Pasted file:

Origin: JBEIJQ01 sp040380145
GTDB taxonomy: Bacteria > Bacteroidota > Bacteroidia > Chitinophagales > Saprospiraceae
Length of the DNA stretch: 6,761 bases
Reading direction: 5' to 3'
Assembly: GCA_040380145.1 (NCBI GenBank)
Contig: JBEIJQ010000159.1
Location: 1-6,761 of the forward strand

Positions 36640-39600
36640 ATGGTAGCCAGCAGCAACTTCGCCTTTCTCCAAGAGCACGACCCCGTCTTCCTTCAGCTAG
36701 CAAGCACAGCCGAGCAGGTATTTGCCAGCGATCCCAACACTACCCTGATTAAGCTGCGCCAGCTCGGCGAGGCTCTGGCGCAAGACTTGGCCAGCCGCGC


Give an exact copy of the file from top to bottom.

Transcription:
Origin: JBEIJQ01 sp040380145
GTDB taxonomy: Bacteria > Bacteroidota > Bacteroidia > Chitinophagales > Saprospiraceae
Length of the DNA stretch: 6,761 bases
Reading direction: 5' to 3'
Assembly: GCA_040380145.1 (NCBI GenBank)
Contig: JBEIJQ010000159.1
Location: 1-6,761 of the forward strand

Positions 36640-39600
36640 ATGGTAGCCAGCAGCAACTTCGCCTTTCTCCAAGAGCACGACCCCGTCTTCCTTCAGCTAG
36701 CAAGCACAGCCGAGCAGGTATTTGCCAGCGATCCCAACACTACCCTGATTAAGCTGCGCCAGCTCGGCGAGGCTCTGGCGCAAGACTTGGCCAGCCGCGC